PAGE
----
“The investigators in the early stages of their careers are in a unique position to advance innovative research projects. They often have difficulty securing their first grant through traditional funding, yet they tackle their research with a high risk/high reward approach, and that is something that we want to support.”
CIFAR Azrieli Global Scholars
CIFAR Azrieli Global Scholars program supports exceptional early-career researchers who show promise to be the research leaders of tomorrow.
Through funding and mentorship, the program enables essential network and professional skills development. CIFAR Azrieli Global Scholars join CIFAR research programs for 24 months where they collaborate with fellows and inspire new ways to approach the most important questions facing science and humanity. After the program, many scholars stay connected to the Canadian Institute for Advanced Research (CIFAR) community.
CIFAR provides researchers with an unparalleled environment of trust, transparency and knowledge sharing. This time-tested model inspires new directions of inquiry, accelerates discovery and yields breakthroughs across borders and academic disciplines. Through knowledge mobilization, CIFAR catalyzes change in industry, government and society. CIFAR’s community of fellows includes 20 Nobel laureates and more than 400 researchers from 22 countries. In 2017, the Government of Canada appointed CIFAR to develop and lead the Pan-Canadian Artificial Intelligence Strategy, the world’s first national AI strategy.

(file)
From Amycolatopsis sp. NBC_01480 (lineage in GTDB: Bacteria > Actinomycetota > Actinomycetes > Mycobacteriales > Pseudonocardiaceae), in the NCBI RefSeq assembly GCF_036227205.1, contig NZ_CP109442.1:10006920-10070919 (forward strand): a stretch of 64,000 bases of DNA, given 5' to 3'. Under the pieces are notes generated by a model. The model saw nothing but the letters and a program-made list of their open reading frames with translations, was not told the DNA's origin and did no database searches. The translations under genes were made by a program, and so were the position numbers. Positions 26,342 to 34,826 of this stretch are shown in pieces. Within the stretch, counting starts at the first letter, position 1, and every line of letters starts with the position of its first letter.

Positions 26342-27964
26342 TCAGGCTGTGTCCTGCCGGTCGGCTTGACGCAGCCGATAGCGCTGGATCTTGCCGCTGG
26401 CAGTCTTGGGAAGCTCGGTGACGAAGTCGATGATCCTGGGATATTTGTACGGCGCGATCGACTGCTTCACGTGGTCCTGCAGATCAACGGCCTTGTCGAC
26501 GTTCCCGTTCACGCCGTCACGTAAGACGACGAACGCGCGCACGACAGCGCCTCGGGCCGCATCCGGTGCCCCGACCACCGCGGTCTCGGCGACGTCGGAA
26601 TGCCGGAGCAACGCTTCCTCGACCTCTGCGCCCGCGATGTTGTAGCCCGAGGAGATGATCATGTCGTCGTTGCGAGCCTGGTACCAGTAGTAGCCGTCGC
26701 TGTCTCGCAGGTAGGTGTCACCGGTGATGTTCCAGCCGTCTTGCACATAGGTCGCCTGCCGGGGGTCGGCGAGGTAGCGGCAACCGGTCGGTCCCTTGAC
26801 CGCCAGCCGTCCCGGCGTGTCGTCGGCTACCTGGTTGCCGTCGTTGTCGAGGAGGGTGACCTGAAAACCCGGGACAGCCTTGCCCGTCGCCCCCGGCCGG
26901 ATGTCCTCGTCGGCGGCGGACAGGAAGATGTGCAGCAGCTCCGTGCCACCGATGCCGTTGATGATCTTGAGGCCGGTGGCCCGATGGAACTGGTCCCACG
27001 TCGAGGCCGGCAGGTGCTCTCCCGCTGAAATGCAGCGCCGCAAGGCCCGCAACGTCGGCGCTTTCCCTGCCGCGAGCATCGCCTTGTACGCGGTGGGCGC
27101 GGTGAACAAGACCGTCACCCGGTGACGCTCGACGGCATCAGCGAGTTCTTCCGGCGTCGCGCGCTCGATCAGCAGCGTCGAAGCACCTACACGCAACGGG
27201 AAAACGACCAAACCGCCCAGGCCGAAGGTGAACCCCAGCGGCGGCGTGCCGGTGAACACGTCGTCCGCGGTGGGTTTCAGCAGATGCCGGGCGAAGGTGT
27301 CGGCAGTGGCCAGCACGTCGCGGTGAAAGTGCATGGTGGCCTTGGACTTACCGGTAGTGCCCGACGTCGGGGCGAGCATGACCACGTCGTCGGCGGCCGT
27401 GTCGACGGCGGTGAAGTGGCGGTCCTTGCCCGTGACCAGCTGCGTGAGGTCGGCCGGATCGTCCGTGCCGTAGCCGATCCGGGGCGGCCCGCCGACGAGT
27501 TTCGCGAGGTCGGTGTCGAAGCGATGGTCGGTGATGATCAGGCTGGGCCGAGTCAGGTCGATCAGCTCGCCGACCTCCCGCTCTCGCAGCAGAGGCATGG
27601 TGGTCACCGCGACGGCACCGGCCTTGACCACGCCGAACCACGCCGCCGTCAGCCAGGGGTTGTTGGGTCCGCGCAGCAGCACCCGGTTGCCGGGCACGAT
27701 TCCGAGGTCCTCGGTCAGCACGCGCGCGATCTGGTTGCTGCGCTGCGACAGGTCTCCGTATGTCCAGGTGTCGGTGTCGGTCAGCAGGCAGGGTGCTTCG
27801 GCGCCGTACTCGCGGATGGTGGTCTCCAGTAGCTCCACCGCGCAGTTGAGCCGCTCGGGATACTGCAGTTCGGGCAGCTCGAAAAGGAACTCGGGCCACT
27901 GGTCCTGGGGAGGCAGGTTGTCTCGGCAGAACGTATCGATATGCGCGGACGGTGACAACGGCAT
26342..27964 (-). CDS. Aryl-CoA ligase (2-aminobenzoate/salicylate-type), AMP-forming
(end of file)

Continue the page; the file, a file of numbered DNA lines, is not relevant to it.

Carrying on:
Meet the 2019/2020 CIFAR Azrieli Global Scholars, who were chosen after a competitive recruitment process that generated 217 eligible applications from 37 countries. These 14 researchers (seven identifying as women and seven as men) were selected to join five CIFAR programs and are among the top emerging global talent with citizenship in eight countries and appointments in institutions in Canada, the United States, Israel, Australia, the Netherlands, and Spain.
Here is a profile of just one of the brilliant CIFAR scholars, Hannah Carter.
This profile was written by Cynthia Macdonald and originally published by CIFAR.
Towards personalized cancer diagnosis and treatment
By understanding the details of how genetic mutations turn into tumours, CIFAR Azrieli Global Scholar Hannah Carter is paving the way for better, more personalized diagnosis and treatment.
A single faulty copy of a gene inherited from our parents can predispose us to cancer. But the precise way in which genetic mutations lead to cancer’s actual onset and development remains a mystery — particularly the interplay between inherited “germline” mutations and acquired “somatic” mutations.
2017 CIFAR Azrieli Global Scholar Hannah Carter is a computational biologist and assistant professor of medicine at the University of California, San Diego, who studies this very question. Working with giant data sets, she uses algorithms and cutting-edge software tools to discover how tumours develop at the molecular level.
“By understanding more about genetic background and the potential for a tumour to evolve,” says Carter, “we can project not just the likelihood of someone getting cancer in their lifetime, but perhaps where cancer will occur in their body, or whether the cancer will be more or less aggressive. And that will help inform screening.”
In an important 2017 paper published in Cancer Discovery, Carter and her team analyzed more than two million inherited cancer variants from 10,000 patient genomes in The Cancer Genome Atlas (TCGA), a landmark cancer genomics program started in 2006. They were able to locate more than 400 such variants that suggested where and how a malignant tumour might evolve.